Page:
Glenwood Springs, CO, by Train - January 2017

In January Joanne and I took an overnight train trip to Glenwood Springs in western Colorado. The reason for the trip was to go to the hot springs and enjoy the thermal waters especially in the evening as temperatures fall below freezing.

We began the trip in Fresno, California, at 0615 catching the first train out of town heading north to Sacramento. Because of the way the Central Valley trains run we had to transfer at Stockton to an Amtrak bus going to Sacramento. There was a scheduled 90-minute layover in Sacramento before catching the "California Zephyr" going to Chicago. When the train did not arrive on schedule I enquired at the ticket counter and was told it was still in Emeryville, CA, and was expected to be a about two hours late because of snow removal in the Sierra. We were each given $15 for lunch and told to be back by 1 pm. The train was further delayed five hours before finally departing at 4pm. Crossing the Sierra was painfully slow after reaching the snow line. The train would move forward very slowly and stop every 15-minutes to allow the crew to dismount and check the tracks and hillsides for debris. We arrived at Glenwood Springs nine hours late with three inches on the ground.

We spent four days in Glenwood Springs without a car enjoying the thermal waters in the evening and short hikes into Glenwood Canyon during the day. The trip was in conjunction with our 33rd wedding anniversary so we had a special meal at our favorite restaurant right on Glenwood's main street. I did not take my camera on this trip because I didn't want to deal with the bulky bag in the small sleeper compartment, and Joanne wanted me to leave the camera and kit behind since we did not have a car.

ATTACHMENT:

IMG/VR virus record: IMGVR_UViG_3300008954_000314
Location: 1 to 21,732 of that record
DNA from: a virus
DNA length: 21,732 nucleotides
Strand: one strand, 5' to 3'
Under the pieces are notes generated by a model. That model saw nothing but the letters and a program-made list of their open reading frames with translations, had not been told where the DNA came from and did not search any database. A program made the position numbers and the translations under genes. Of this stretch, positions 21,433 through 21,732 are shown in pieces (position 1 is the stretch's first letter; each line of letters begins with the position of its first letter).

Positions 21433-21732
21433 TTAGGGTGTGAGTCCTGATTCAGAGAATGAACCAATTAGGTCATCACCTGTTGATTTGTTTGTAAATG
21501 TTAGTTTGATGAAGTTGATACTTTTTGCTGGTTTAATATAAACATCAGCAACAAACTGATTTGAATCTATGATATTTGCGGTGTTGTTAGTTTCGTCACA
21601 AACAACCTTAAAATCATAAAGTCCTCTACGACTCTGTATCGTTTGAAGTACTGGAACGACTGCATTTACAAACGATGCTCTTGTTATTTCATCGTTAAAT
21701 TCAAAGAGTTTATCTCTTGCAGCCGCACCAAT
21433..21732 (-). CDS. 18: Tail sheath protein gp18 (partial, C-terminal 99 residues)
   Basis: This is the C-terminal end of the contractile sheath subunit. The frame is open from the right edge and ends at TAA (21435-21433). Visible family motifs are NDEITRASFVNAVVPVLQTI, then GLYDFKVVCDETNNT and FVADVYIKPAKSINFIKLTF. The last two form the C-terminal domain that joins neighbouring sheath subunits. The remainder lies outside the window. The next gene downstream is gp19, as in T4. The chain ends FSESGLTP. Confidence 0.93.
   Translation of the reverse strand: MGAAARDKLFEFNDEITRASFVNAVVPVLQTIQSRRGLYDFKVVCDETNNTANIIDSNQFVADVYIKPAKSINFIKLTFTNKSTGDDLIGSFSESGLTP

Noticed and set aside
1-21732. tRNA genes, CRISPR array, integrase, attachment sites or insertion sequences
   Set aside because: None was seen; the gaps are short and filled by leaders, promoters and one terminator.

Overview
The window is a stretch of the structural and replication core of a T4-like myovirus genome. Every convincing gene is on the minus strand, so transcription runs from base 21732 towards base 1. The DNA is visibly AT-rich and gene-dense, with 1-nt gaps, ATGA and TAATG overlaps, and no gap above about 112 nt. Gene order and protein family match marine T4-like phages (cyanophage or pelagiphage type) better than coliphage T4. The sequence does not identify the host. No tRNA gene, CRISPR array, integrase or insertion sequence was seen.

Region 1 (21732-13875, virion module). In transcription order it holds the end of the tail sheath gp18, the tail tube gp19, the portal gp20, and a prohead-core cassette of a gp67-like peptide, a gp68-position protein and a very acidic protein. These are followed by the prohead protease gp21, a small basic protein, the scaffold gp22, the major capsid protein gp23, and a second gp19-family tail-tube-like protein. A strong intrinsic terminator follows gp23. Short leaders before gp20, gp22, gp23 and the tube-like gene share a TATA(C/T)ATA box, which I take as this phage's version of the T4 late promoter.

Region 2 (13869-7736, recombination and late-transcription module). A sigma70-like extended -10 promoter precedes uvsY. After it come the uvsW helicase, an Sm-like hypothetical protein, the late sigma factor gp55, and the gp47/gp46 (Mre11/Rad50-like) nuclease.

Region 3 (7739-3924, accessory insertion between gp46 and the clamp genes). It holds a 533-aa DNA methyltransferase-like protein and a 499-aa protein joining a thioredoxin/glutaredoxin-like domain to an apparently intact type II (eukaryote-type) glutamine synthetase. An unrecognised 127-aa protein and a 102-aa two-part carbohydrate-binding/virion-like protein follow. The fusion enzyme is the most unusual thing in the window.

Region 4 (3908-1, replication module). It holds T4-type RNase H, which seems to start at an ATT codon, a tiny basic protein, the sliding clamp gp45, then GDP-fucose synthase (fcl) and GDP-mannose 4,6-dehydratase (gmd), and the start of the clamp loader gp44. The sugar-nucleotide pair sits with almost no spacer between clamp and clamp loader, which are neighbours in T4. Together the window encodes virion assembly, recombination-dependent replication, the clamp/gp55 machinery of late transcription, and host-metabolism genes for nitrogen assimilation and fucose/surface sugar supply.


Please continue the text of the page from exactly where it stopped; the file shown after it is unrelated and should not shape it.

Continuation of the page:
The return trip to California on the west bound "California Zephyr" went as scheduled and we arrived in Sacramento a few minutes early. We again had to bus down to Stockton to catch the "San Joaquins" train south, arriving on time to Fresno.

Because we had left our digital SLRs at home, this gallery is made up entirely of cell phone images. We both have Apple iPhone 6Ss which have decent cameras. The cell phone has many limitations, but by working through those limitations we came back with what I hope are some rather nice images. The big take away from using the cell phone is not to zoom the camera because the images fall apart rather quickly. Post processing is more troublesome -- you have to deal with polarized windows, dirt on the windows, and artifacts from a previous time (poles and lines). By being aware of compositions the problems associated with motion blur' do not negatively affect the image. Extracting stills from a video stream is a viable way of obtaining images.

We enjoyed this train trip and the sleepers were exciting and fun. Consider a sleeper if you have the time. Please enjoy our latest gallery and please let us know what you think.